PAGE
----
DARWIN'S GUIDE TO THE NEW WORLD
A week in the Galapagos with Ecoventura
“A mind that is stretched by a new experience can never go back to its old dimensions.”Oliver Wendell Holmes, Jr. A perfectly fitting quote to describe our week discovering Darwin’s enchanted islands with Ecoventura. A week of pure and utter fascination and adventure.
Visiting Galapagos is more than just a holiday, it’s a gift that will forever change the way you understand and appreciate the Earth and its natural mysteries. Stepping on the ancient lava rocks and walking alongside thousands of endemic animals can only be described as a gift. The gift of discovering a part of the world still untouched, unchanged and unexploited. A land where animals are not afraid of humans, not having any reasons to be, giving us the privilege to set right beside them allowing for a sense of connection and empathy.
A week in Galapagos with Ecoventura brings the experience to the ultimate level of perfection. Onboard the first-class expedition cruise Eric we sailed across the archipelagos, reaching some of the oldest islands and waking up every day to a new landscape. Our minds expanded with every bit of information our expert naturalist shared while discovering the islands and their inhabitants. We swam with sea lions, marines iguanas and sharks. We spotted blue whales cruising by and dolphins swimming alongside our boat. We got up close with penguins, blue and red footed boobies, giant tortoises and sea turtles. We admired the sun setting while quietly sailing across the Pacific Ocean. Below is our travel diary of this unforgettable week.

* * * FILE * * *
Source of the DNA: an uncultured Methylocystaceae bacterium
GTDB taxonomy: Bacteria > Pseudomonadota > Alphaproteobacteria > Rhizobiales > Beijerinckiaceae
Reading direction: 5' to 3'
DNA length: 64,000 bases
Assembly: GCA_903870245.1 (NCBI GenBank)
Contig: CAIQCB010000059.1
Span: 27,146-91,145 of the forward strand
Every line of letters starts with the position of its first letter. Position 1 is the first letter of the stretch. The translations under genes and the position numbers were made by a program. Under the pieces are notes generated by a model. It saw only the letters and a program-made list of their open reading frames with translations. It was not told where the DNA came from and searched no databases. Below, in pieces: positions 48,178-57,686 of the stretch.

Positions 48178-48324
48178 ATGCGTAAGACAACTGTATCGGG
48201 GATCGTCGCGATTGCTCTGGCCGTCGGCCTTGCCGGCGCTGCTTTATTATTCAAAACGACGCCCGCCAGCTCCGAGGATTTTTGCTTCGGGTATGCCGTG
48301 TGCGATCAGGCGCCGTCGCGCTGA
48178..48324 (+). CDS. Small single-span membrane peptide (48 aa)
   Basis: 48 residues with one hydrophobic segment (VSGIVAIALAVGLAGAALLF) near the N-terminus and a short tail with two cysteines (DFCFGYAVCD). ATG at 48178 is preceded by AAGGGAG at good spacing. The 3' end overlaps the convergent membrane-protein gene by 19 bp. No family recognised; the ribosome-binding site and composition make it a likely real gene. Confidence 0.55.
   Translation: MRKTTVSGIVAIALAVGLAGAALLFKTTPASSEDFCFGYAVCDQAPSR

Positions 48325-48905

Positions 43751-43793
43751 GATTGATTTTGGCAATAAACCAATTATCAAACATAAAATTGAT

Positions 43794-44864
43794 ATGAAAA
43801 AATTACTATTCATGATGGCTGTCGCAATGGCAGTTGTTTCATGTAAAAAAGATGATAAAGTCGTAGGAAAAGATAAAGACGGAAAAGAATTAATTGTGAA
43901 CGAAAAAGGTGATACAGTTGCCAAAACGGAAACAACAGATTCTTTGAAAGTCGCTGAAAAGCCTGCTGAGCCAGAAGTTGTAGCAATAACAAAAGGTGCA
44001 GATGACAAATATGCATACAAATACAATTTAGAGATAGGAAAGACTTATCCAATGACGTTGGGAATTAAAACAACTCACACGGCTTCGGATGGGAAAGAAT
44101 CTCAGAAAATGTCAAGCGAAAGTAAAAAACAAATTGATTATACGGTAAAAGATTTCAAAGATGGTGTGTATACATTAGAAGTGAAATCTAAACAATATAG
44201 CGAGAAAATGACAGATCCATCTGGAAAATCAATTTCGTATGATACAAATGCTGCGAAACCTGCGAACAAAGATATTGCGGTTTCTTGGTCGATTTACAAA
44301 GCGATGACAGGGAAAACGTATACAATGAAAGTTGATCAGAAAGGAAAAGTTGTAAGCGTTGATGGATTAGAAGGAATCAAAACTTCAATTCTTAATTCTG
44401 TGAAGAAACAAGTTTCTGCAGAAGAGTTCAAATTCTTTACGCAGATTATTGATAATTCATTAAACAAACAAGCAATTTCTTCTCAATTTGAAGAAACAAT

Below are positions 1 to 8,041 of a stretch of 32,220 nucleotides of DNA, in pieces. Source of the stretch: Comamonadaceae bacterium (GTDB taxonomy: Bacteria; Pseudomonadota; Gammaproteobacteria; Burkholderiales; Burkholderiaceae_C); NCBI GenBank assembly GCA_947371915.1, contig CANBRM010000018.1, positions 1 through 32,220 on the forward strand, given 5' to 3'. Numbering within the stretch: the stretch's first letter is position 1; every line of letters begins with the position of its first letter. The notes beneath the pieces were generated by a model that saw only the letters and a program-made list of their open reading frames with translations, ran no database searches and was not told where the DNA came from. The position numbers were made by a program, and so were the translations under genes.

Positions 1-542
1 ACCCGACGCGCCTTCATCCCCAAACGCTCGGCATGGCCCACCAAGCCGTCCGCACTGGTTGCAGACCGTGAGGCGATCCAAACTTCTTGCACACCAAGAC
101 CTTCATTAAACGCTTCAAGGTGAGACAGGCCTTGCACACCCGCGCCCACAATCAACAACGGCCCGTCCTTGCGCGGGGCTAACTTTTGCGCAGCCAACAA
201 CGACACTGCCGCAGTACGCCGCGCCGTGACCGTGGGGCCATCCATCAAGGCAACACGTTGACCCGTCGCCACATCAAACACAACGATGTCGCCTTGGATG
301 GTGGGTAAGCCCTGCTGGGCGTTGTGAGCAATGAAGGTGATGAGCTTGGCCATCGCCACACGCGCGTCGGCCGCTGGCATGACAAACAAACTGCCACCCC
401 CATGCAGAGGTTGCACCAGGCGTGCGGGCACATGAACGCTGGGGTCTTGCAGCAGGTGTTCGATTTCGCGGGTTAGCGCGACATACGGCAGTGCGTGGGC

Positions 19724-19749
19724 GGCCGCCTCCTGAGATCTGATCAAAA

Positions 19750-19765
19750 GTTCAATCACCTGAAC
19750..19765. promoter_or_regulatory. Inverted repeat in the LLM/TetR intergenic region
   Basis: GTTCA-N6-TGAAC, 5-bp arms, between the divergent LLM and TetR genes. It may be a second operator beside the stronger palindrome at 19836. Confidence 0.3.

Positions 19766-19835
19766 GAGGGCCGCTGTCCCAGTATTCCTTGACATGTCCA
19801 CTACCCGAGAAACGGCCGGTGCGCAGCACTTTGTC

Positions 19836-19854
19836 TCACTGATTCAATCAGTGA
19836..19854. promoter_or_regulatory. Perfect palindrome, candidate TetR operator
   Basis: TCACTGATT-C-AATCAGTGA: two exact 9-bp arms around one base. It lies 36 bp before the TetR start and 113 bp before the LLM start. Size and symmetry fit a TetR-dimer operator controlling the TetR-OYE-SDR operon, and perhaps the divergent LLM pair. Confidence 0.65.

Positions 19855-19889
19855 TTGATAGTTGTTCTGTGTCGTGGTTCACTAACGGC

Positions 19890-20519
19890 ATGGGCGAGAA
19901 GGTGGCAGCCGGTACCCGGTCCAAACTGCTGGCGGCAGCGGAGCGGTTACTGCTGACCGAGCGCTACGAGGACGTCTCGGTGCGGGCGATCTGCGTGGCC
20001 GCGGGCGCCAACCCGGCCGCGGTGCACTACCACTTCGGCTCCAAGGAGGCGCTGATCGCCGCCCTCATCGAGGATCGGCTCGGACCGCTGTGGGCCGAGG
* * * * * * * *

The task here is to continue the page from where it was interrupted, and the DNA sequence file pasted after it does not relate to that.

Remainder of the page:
After getting to know our vessel, the crew (who took care of our every need) and the Captain (who guided us expertly around the archipelago) we had the first taste of Galapagos fauna by visiting a breeding centre for giant tortoises on San Cristobal island.
The Ecoventura Eric is a first-class hotel on the water, where comfort is in every detail. All the luxuries are combined with a sustainable approach and respect for the delicate ecosystem. From the comfort of the cabins to the delicious dinner, it was clear from the first minute that we would have an unforgettable week. Before dinner our naturalist guides, Fabricio and Jose’, gave us the first briefing of the week, also taking us through the following day’s plan in detail.